Fewer Corporate Insiders Are Buying Their Own Stocks Than At Any Point In 29 Years
Posted by Tyler Durden on March 10, 2017 12:10 am
Tags: Business, Corporate finance, Economic history of the Dutch Republic, Economy, Employee stock option, Finance, Financial history of the Dutch Republic, Financial market, Insider investment strategy, Insider Selling, Market Conditions, MONEY, Morgan Stanley, NASDAQ, New York Stock Exchange, Options, stock, stock market, Technical Analysis, Washington Service
Categories: Business Corporate finance Economic history of the Dutch Republic Economy Employee stock option Finance Financial history of the Dutch Republic Financial market Insider investment strategy Insider Selling Market Conditions money Morgan Stanley NASDAQ New York Stock Exchange Options stock stock market Technical Analysis Washington Service
If ‘everything is awesome’ then someone will have to explain to us why corporate executives are buying their own firms’ shares at the slowest pace in at least 29 years. According to the Washington Service, there were a total of 279 insider buyers in January, the lowest since 1988. Moreover, the number of sellers has also grown in recent months, pushing the ratio of buyers to sellers in February to its lowest since 1988 as well.
Meanwhile, Ned Davis Research points out that insider selling has been elevated enough to trigger his firm’s in-house bearish signal for 11 weeks in a row, the longest stretch since 2014.
Insider selling is generating a “sell” signal to analysts at Ned Davis Research Inc., a research firm that uses technical analysis. Insider selling at firms whose shares trade on the New York Stock Exchange, Nasdaq Stock Market and American Stock Exchange triggered its in-house bearish signal for 11 straight weeks, the longest stretch since 2014.
“The fact that we’ve gotten more selling is a sign of concern that maybe the market has gone a little too far too fast,” said Ed Clissold, chief U.S. strategist at Ned Davis. “We wouldn’t be surprised if there was a modest pullback given how far the market has run.”
Of course, as the WSJ notes, insiders sell stock for a variety of reasons, and often simply for diversification or to fund personal expenditures. That said, when insider selling reaches the extremes we’re seeing today, it’s hard to imagine that valuations aren’t playing some role in the decision making process.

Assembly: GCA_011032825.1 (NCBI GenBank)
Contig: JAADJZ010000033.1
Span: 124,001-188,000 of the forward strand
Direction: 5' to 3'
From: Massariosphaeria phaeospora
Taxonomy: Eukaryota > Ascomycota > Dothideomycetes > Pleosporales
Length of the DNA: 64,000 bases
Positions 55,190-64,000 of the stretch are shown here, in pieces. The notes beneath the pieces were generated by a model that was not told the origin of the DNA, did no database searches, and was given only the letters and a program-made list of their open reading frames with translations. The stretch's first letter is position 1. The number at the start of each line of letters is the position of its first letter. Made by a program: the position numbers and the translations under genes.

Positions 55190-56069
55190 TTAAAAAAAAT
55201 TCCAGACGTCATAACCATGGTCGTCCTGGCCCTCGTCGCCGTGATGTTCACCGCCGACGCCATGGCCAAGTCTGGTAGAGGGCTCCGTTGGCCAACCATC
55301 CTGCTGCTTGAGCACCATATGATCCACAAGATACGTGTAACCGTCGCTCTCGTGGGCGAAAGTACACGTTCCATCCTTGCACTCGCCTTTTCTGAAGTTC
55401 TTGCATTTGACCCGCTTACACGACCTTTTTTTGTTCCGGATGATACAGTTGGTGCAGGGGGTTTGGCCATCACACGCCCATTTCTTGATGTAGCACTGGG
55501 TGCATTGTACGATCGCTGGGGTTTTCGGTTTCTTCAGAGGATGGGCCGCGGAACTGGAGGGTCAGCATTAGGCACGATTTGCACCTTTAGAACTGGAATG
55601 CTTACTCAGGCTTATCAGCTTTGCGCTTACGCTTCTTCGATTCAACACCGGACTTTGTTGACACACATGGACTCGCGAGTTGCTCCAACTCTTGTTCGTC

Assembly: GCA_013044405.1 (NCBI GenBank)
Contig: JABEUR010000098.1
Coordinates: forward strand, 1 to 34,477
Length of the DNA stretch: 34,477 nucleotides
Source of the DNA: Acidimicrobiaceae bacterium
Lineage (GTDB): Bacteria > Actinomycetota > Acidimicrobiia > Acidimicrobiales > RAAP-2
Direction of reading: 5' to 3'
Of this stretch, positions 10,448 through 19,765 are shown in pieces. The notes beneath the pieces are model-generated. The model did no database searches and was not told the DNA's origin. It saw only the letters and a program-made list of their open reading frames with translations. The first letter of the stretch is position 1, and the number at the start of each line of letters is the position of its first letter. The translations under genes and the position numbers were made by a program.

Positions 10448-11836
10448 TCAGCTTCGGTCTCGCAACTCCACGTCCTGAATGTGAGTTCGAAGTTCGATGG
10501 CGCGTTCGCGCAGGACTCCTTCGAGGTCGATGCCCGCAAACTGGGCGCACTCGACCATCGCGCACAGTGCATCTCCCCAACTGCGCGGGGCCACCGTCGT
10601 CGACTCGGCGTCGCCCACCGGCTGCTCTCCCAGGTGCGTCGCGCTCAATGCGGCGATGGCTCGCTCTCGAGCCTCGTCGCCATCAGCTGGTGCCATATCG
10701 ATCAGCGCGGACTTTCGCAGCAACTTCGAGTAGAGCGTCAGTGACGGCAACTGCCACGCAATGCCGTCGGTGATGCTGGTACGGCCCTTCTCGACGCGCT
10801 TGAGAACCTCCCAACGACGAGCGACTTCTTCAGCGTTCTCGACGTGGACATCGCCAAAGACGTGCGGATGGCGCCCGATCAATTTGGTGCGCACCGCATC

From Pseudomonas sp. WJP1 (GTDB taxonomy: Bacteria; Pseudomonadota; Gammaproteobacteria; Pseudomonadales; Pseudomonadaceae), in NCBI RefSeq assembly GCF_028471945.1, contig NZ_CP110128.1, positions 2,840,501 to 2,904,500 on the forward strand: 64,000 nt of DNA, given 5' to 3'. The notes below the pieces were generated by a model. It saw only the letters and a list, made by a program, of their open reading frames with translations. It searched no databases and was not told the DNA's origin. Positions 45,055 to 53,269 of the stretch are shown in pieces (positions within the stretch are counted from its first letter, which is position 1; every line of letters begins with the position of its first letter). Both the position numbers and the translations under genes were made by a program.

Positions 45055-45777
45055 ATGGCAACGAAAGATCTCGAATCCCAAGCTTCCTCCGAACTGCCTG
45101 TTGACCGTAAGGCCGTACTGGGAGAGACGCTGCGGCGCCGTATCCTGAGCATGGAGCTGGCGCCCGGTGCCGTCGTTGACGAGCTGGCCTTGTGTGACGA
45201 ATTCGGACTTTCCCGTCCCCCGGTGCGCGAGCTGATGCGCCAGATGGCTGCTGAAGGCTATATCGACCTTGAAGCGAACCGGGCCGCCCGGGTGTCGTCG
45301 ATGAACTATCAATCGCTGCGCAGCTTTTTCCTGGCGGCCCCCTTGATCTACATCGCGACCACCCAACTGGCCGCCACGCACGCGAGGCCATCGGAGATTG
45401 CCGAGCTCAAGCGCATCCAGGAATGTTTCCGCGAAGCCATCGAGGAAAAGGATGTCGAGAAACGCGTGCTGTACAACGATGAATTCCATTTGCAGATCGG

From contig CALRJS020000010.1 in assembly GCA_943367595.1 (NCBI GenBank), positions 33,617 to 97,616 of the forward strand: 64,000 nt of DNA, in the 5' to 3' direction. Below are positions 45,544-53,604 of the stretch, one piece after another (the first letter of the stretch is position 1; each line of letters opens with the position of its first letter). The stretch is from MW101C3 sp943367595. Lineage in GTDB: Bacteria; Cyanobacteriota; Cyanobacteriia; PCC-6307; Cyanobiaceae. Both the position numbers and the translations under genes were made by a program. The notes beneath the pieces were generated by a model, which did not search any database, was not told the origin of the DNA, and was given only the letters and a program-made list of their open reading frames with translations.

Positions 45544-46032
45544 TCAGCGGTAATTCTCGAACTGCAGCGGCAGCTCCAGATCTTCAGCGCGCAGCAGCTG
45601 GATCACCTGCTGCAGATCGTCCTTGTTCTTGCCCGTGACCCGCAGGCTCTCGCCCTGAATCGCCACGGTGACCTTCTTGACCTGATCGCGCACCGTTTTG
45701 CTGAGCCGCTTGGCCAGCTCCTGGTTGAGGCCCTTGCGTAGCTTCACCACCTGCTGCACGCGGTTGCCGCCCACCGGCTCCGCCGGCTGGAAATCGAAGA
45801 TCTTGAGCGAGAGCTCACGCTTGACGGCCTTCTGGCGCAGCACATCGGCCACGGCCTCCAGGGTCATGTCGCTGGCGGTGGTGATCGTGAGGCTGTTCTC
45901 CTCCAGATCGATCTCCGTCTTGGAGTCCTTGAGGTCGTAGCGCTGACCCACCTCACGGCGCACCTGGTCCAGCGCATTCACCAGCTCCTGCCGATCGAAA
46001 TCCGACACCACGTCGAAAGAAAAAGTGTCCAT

Insider selling can give mixed signals, too, and the absolute figures alone don’t themselves portend an imminent decline in stocks. Corporate executives can sell their stockholdings for many reasons, and selling generally outpaces buying regardless of market conditions.
“People sell for a variety for reasons, exercising options or buying a house,” said John Buckingham, chief investment officer at Al Frank Asset Management. “But generally there’s one reason to buy—you think your company is undervalued.”
During early months of any year, executives who received stock-based compensation are freed up to take money off the table, so selling tends to be higher, according to Ben Silverman, director of research at InsiderScore, a research firm.
Meanwhile, some of the largest sellers of the “Trump Rally” have been the executives running the biggest beneficiaries of that same rally, namely the wall street banks. Morgan Stanley CEO James Gorman sold shares for the first time in six years just days after the presidential election, exercising options on 200,000 shares, and then sold an additional 100,000 shares later that month.
JP Morgan insiders have also been large sellers of the Trump rally…
…as have the folks at Goldman where insiders dumped 100’s of thousands of shares right after Trump’s election and have continued to sell heavily ever since.
Meanwhile, BAML is the only wall street bank that seems to have faith in the Trump rally.
Could it be that maybe everything is not all that awesome after all?